24th May


The guy behind her in the queue was singing. She turned. A middle-aged, red-faced man, singing away to himself.

Earlier, in one of the aisles, she’d seen a young father singing to his son as he pushed him round in their shopping trolley. ‘Ally Bally, Ally Bally Bee,’ the father had sung. The child’s face had glowed with pleasure, and she too had been filled with pleasure, with hope even.

‘That’s lovely,’ she said now, to the red-faced man. ‘You’re the second person I’ve heard singing in here today.’

‘Well, you’ve got to do something to keep your spirits up, eh?’ he said, smiling.

‘Absolutely,’ she said.

‘After that stuff in London,’ the man said. ‘Just awful. That poor soldier hacked to death by those blacks.’

She tensed, but continued to pack things into bags as the checkout assistant scanned them. ‘Awful,’ she agreed.

The checkout assistant joined in. ‘Terrible,’ she said. ‘What’s the world coming to? I don’t know.’

‘If it was me,’ the man said, ‘I’d get rid of the lot of them. Every last one, out of the country.’

She felt herself grow hot. She knew she had to say something.

‘That’s a bit extreme, isn’t it?’ she said.

‘Eh?’ He looked astonished, offended. The smile was gone.

‘I mean,’ she said, ‘you can’t condemn a whole group of people, a whole section of society, because of what two individuals have done. Can you?’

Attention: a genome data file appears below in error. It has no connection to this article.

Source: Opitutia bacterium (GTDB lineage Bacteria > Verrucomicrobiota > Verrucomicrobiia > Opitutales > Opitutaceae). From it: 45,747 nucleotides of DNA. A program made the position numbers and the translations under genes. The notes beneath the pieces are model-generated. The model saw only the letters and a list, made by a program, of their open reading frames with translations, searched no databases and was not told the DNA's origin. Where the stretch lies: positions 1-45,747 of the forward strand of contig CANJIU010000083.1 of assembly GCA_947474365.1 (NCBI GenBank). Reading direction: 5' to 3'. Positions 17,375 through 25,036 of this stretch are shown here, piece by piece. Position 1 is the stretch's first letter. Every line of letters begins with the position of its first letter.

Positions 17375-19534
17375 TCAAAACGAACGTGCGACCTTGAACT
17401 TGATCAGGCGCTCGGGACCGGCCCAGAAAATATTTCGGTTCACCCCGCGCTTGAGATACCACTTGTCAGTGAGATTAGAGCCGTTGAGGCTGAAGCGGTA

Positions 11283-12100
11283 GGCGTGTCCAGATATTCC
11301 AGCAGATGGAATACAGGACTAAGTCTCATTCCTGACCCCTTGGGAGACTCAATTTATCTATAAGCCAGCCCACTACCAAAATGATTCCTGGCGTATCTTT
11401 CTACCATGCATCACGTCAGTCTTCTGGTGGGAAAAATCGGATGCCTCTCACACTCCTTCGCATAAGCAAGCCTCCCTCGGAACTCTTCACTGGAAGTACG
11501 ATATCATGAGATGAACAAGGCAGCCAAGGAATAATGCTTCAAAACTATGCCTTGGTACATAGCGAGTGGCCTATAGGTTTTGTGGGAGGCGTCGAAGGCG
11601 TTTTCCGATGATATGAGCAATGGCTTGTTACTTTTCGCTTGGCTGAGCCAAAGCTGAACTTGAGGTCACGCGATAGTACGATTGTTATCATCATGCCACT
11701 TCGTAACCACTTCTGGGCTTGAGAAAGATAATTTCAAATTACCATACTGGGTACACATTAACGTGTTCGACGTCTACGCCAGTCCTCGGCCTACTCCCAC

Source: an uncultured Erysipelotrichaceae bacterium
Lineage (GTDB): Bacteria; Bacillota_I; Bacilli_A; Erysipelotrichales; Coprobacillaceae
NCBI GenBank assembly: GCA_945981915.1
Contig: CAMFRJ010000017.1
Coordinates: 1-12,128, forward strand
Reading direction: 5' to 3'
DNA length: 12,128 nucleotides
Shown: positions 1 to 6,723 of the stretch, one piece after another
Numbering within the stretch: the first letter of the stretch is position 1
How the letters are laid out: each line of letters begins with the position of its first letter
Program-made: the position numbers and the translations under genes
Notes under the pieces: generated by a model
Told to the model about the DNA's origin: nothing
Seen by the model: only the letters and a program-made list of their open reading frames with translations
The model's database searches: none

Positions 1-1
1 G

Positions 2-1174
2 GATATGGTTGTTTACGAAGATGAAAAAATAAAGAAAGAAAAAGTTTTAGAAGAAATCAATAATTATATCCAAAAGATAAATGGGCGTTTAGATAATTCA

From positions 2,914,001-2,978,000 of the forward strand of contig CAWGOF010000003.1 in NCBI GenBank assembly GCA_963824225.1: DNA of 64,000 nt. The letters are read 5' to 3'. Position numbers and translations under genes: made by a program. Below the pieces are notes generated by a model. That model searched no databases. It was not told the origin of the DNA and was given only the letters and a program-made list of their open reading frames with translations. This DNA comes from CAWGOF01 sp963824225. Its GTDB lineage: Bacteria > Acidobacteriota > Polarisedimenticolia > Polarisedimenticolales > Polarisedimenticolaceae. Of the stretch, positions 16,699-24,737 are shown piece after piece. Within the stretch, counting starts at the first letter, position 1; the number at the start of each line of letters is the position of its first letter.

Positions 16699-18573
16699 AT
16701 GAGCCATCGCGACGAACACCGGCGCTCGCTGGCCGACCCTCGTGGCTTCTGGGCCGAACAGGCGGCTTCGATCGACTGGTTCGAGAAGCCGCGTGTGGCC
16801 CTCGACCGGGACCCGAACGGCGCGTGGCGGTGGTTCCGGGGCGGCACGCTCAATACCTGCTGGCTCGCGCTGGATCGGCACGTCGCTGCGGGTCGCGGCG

‘Oh,’ the man said. ‘Oh, you’ve spoiled it now. All that about me singing. You’re calling me extreme?’ He jabbed at his chest, appealing to the woman on the checkout. ‘Me?’

All her items had been scanned. She handed over her loyalty card. There was hostility in the assistant’s silence.

‘You’ve spoiled it now,’ the man repeated.

The assistant said, ‘My son was a soldier. He served in Kosovo, Ireland, Iraq. It’s terrible the way they’re treated, just terrible.’

‘Aye, it is,’ the man said. ‘And then you get this.’

She took back her cards, moved off with the trolley. I have to get away, she thought. Arguing with them won’t do any good.

She felt sick, hearing them reinforce each other. She feared what might
be coming.

Reader: Marianne Mitchelson
Fiddle: Aidan O'Rourke
Harmonium: Kit Downes
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